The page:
Did you make deals with God as a believer? What do you think of those who cling to religion when they feel they have nothing else? How can we reach these people better in their time of need?

P.S. - there is a "Great Physician" - she's my sister. 

Friday, September 14, 2012


I'm perplexed at the uproar over the Atheism Plus idea. I'm absolutely nonplussed.

Instead of rehashing everything that's already been said about it, I'd like to present my own ideas about it. Here's my disclaimer first:

I intend to adopt the A+ label for the purposes of some discussions but, at other times, I will use other labels. I reserve the right to use whichever label or labels that I think will best inform my audience. Likewise, I believe that you should be free to use whatever label best describes you.

The purpose of a label is to inform others about some facet of your life or some belief (or lack thereof) that you hold. Some labels are have inherently negative connotations (racist, sexist, bigot, etc.) but most just serve to give you a general idea about something. For example, the only thing you can know from the "atheist" label is that the person does not believe in any gods. You can't correctly read anything else into this label. You can't automatically know that this atheist accepts evolution, hates religion, or cares whether IGWT is on our coins. It takes conversation for you to discern that. This brings me to my first major point:

1. Labels work best when used as a springboard for conversation in order to get to know a person better. They do not work well when we make assumptions and value judgments that are not inherently tied into the label's definition.

If you see a person wearing an A+ pin, don't assume s/he is a man-hater. Talk to that person and ask them about their views. Likewise, if you see someone at a gathering who isn't wearing an A+ pin, talk to that person as well. There is no reason to automatically assume that either person hates anybody. In fact, jumping to conclusions is lazy and a poor substitute for making the effort to get to know the other person.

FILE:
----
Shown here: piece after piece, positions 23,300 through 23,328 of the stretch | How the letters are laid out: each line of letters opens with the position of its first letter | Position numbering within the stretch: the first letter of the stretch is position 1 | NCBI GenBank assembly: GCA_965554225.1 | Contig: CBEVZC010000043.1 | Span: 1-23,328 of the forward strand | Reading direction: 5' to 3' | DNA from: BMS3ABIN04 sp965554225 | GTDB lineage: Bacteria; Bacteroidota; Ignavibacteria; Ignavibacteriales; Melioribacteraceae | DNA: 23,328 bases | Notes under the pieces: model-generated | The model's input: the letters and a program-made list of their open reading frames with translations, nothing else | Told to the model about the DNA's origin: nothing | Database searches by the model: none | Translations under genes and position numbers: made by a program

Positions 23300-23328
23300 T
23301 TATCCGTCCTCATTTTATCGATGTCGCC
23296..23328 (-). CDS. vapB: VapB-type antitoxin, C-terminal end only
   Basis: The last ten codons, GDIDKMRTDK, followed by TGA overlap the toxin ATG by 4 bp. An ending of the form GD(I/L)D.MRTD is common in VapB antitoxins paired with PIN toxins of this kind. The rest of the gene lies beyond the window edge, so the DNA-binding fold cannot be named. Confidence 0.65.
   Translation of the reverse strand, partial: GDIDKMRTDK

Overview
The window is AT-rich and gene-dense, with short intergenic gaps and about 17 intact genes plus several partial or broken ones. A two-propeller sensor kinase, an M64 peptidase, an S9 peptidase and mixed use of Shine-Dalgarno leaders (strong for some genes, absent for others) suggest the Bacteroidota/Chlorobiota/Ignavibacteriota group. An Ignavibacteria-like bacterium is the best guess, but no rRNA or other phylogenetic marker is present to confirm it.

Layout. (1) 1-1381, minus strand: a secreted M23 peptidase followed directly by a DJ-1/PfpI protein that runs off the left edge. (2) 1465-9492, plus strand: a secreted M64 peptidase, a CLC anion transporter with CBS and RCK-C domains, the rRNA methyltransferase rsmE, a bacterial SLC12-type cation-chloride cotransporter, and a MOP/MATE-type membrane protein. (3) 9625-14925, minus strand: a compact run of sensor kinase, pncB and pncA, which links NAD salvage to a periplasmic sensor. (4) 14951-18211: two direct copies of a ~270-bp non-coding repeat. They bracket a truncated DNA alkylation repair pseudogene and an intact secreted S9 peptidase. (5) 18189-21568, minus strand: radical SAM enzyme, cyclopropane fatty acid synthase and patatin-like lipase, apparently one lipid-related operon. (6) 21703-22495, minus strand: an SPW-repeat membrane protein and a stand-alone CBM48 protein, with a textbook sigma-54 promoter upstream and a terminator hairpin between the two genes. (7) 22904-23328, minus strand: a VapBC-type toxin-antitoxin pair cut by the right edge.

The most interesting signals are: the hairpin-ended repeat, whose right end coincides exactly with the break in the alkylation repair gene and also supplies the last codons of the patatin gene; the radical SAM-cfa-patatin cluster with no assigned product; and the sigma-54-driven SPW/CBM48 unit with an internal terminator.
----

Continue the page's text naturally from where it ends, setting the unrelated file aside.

2. When we question something, we use the scientific method to try to discover what's right. I see A+ as a scientific experiment - it will either stand or fall on its merits. If it is a kind and welcoming place for atheists of good will, I believe it will stand. If it chooses to promote misandry, control/censor people, and such, then I believe it will fail. As much as we might feel invested in the outcome, it's critical that we take a step back and let this experiment run its course.

3. The final thing I want to bring out is that I've seen people conflate "secular humanism" with "humanism" in order to make secular humanism far more different from atheism plus. I can't speak for every secular humanist group in the world but I will say that my understanding of secular humanism is that there are no gods to do good works so we must do them ourselves. I understand that many (if not most) secular humanist groups are atheistic at their core even though they may not use that word. I see such a tremendous overlap in A+ and secular humanism that, to me, they are practically the same thing in deed. But I understand the need for different wording: A+ wants to retain the word "atheist" and promote that as much as possible. Secular humanists often shy away from the atheist label so they can work more effectively with community and church groups to accomplish their goals. When it comes to religion, I consider myself an unapologetic atheist. When it comes to my philosophy or ethics, I call myself a secular humanist. I see no real difference but some do. To each his own, I say, but please don't consider me any less of an atheist because I sometimes choose to call myself a secular humanist.